We recently speculated about how much a 2015 Supreme Court policy change that dramatically increased the number of grant-and-hold orders in criminal cases has added to the court’s workload. We underestimated.

We wrote: “More criminal case grant-and-holds probably means considerably more work for the criminal central staff (see here), but not for the rest of the court. Civil and capital central staffs (see here and here) apparently deal with a small number or no grant-and-holds, respectively. Also, while the justices themselves and their chambers attorneys might have some increased work in determining which criminal cases to grant and hold and deciding dispositions for those case that are grant-and-holds, it could be just ‘a bit’ of an increase because they likely rely to a large extent on criminal central staff analyses.”

The flaw in our analysis was guessing at the amount of time justices and their staffs spend disposing of grant-and-hold cases. Being recently better informed, we now know that the policy change caused more than “just ‘a bit’ ” more work for them.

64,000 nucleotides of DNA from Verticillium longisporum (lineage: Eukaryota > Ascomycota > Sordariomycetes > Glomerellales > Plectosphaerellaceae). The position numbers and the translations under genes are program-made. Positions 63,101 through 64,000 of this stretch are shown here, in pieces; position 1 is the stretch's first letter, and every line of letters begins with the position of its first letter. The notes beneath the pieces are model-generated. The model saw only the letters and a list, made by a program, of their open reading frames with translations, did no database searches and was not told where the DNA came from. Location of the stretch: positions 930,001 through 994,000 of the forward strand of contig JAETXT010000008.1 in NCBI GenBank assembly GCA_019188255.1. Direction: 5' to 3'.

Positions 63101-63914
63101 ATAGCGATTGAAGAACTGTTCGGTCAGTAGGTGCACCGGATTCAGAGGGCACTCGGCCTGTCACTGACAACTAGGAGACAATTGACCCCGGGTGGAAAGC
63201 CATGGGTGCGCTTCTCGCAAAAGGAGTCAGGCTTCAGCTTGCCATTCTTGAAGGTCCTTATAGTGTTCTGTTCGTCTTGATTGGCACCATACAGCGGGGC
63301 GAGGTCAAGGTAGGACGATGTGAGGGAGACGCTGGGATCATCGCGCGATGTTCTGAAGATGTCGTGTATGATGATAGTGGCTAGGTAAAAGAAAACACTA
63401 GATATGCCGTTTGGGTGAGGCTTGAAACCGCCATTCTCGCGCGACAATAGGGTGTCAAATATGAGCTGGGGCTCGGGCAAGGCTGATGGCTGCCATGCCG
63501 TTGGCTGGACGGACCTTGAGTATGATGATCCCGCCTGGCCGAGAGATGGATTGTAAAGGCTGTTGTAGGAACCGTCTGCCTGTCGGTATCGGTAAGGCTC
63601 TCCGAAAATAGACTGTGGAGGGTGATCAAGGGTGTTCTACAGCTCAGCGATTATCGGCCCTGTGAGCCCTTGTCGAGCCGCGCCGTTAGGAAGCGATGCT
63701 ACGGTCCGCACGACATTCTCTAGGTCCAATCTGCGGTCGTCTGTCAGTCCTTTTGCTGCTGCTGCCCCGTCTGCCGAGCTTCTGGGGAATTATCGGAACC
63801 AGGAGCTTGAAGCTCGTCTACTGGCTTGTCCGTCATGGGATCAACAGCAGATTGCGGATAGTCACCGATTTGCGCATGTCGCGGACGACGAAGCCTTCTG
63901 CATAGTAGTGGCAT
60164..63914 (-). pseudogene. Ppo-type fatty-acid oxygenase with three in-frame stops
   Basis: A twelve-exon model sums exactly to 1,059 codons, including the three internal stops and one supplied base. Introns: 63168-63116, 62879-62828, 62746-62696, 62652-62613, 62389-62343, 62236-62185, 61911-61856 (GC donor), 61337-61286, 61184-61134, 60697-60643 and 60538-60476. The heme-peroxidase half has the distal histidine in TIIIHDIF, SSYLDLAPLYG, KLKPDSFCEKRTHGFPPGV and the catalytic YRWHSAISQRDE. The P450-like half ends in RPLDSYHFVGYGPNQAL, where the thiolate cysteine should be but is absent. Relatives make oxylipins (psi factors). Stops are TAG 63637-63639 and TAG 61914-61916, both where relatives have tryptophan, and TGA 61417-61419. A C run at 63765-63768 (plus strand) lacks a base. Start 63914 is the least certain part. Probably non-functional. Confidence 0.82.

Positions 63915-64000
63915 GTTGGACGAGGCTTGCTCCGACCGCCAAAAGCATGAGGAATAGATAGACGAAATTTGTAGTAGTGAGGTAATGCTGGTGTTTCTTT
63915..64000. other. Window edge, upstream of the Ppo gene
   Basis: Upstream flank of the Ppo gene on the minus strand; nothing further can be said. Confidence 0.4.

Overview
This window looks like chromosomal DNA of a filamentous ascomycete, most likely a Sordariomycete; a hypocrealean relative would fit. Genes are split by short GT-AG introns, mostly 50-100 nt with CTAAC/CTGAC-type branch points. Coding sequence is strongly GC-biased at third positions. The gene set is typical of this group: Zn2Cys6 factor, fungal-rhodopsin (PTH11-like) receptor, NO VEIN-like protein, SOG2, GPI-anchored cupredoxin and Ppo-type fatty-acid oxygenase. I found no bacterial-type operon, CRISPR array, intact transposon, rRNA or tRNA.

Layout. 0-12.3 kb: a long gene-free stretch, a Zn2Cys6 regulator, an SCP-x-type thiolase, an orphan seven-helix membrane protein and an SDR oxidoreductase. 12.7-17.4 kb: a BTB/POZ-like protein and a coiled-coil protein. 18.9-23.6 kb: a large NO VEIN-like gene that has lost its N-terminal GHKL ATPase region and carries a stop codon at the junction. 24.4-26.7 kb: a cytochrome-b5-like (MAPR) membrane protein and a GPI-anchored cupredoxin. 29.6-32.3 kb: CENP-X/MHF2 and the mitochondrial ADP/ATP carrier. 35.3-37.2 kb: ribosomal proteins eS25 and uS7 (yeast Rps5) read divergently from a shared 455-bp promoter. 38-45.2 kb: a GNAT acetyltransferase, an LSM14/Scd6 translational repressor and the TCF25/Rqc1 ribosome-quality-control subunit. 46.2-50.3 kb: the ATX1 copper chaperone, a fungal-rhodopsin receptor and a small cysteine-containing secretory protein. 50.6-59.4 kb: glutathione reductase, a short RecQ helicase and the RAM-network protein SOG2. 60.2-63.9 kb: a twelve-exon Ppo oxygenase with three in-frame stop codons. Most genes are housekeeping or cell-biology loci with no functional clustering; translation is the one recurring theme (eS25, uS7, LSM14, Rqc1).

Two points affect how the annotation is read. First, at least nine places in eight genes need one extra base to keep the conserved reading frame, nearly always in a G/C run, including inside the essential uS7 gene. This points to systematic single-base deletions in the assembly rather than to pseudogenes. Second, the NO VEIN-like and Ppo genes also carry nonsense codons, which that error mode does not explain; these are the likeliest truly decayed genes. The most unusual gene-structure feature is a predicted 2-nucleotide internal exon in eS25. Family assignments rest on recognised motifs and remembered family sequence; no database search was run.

The justices and their staffs do not “rely to a large extent on criminal central staff analyses.” Rather, the central staff is not involved at all; it’s the chambers of the justice who authored the lead opinion (i.e., the opinion for which the grant-and-hold cases were waiting) that prepares for the justices a conference memo proposing a disposition for each grant-and-hold. And a lead case can have literally hundreds of grant-and-hold cases. (See, e.g., posts about People v. Lewis (2021) 11 Cal.5th 952 here and here.)